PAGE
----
A number of UK travel companies and tour operators will struggle to survive in 2012 unless they radically change their business models and adapt to a fundamentally new market environment, according to advisory firm KPMG. The company says that the phenomenal rise of low-cost carriers, online travel booking and the challenging economic backdrop, combined with fuel and Air Passenger Duty increases could make 2012 year one of the most challenging years yet.

Since the beginning of last year 24 ATOL registered tour operators have gone into administration and the number of tour operator businesses facing 'critical distress' is estimated to have risen by 49% in the past year. Given that the economic cycle in the industry typically leads to cash reserves being at their lowest between November and January, operators find themselves now in the most risky part of the year.

The company's head of travel, leisure and tourism, Richard Hathaway, said: “The traditional high-volume tour operating model based on customers pre-booking flights and accommodation packages well in advance is in long term decline as more travellers opt for self-packaging online and niche solutions. To survive, operators must ensure that they are flexible and in a position of financial strength. Operators who do not adapt their business model to meet the demands of today’s holidaymakers will face increased risks in the next year, including takeover or business failure.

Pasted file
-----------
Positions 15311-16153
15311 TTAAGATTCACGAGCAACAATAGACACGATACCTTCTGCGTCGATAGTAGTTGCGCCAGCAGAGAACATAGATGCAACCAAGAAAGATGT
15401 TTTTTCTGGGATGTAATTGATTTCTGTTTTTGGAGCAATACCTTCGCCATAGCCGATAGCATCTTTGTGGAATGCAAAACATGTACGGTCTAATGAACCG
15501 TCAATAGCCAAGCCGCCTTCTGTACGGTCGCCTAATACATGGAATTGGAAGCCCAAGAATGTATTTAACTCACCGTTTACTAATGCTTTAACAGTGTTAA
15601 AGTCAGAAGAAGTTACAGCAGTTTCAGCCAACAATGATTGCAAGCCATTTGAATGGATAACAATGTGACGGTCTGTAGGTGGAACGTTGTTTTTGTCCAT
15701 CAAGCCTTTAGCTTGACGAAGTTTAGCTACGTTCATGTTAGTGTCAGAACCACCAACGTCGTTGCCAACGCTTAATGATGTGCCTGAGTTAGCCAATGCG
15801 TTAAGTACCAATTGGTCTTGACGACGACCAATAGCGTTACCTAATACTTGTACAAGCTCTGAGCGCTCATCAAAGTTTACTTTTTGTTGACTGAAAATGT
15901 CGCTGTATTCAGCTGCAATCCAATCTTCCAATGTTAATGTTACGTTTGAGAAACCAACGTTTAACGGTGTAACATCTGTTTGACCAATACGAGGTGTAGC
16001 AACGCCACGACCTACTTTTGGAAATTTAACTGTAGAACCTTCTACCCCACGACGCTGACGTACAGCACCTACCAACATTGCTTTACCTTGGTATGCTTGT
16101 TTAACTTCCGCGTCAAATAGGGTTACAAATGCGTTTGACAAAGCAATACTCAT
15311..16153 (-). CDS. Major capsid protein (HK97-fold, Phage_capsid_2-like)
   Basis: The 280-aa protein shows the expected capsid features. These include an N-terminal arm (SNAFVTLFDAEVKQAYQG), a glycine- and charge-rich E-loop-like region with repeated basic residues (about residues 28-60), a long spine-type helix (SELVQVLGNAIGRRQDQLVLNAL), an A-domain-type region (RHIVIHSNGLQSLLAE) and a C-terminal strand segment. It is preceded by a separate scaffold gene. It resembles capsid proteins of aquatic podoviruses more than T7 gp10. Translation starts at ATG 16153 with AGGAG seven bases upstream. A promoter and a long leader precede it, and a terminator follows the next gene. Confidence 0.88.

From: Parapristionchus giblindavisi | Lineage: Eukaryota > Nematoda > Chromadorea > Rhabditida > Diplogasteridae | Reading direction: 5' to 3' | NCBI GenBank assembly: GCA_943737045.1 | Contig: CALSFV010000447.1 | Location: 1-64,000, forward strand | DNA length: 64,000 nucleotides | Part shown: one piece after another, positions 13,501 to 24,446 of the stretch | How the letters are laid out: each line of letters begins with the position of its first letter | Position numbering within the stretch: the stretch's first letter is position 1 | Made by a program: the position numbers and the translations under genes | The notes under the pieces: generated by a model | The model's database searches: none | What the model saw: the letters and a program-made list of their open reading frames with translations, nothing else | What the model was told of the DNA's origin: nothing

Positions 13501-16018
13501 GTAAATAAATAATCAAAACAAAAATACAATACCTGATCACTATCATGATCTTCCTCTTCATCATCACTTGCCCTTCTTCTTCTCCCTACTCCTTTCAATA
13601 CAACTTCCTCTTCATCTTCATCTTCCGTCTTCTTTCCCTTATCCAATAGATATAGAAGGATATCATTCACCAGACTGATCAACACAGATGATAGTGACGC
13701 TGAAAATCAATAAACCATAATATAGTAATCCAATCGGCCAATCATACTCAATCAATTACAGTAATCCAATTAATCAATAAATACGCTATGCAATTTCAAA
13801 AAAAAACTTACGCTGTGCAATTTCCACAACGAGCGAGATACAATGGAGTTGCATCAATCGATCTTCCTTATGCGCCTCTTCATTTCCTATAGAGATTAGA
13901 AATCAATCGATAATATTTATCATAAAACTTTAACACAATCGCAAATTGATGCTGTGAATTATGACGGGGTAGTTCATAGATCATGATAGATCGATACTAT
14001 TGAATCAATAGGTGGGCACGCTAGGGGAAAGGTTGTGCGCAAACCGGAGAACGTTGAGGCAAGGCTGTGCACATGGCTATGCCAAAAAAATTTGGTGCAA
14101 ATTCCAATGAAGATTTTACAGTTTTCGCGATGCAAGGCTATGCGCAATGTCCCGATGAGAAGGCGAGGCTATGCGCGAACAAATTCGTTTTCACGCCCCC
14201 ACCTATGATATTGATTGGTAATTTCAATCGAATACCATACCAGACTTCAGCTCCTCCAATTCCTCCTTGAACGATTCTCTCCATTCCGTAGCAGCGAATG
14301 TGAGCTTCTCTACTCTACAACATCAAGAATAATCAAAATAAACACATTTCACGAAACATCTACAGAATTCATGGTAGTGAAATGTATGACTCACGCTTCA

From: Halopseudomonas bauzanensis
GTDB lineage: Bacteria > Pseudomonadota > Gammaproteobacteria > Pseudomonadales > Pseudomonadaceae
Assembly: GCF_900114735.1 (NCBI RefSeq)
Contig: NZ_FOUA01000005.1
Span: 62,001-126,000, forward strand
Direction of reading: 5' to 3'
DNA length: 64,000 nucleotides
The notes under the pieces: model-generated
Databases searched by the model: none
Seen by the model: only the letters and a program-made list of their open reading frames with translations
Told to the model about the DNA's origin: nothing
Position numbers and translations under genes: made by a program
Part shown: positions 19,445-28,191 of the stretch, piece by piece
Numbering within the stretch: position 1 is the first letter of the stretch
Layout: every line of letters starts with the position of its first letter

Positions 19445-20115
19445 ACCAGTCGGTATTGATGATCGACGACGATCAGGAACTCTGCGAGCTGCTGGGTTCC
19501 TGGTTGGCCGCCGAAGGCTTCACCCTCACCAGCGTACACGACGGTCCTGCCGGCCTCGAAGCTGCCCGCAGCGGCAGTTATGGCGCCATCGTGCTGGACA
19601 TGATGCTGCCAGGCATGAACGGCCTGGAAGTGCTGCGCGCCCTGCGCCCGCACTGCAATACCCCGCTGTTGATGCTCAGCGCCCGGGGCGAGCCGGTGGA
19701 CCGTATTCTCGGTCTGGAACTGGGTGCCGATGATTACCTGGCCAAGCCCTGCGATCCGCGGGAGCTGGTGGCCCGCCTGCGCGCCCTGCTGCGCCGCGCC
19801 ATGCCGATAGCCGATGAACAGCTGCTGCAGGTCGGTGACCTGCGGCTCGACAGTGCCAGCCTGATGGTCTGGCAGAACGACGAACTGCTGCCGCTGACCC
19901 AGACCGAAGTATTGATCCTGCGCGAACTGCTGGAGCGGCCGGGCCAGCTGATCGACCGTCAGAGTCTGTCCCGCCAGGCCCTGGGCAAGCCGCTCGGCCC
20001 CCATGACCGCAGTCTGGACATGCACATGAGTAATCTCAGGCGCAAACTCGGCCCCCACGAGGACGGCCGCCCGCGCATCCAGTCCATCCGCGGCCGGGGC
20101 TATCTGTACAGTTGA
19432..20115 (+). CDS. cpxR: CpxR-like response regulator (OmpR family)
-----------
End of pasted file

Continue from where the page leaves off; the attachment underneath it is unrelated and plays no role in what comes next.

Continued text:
The company advises operators to ensure that they are looking closely at the underlying economic cycle, changing customer demographics, current business plans and seasonality of cash flow to make sure they have the full picture of risk in their business. In order to cope with these risks, tour operators should consider doing the following:

1.      Ensuring a spread of strong brands in high margin spaces, whether niche or otherwise

2.      Invest in a strong online and mobile channel, exploiting the latest technology

3.      Offer products which are dynamic and adaptable to ever changing customer preferences

4.      Put a significant focus on cost reduction and cash management

5.      Take steps to ensure a healthy and lowly geared balance sheet

Hathaway said: “Businesses who fail to take appropriate action are likely to have problems in the short to medium term. Operators with significant costs tied up in High Street retail operations or those focused exclusively in the commoditised end of the market will be more exposed than others to the economic and market uncertainty of the coming years."

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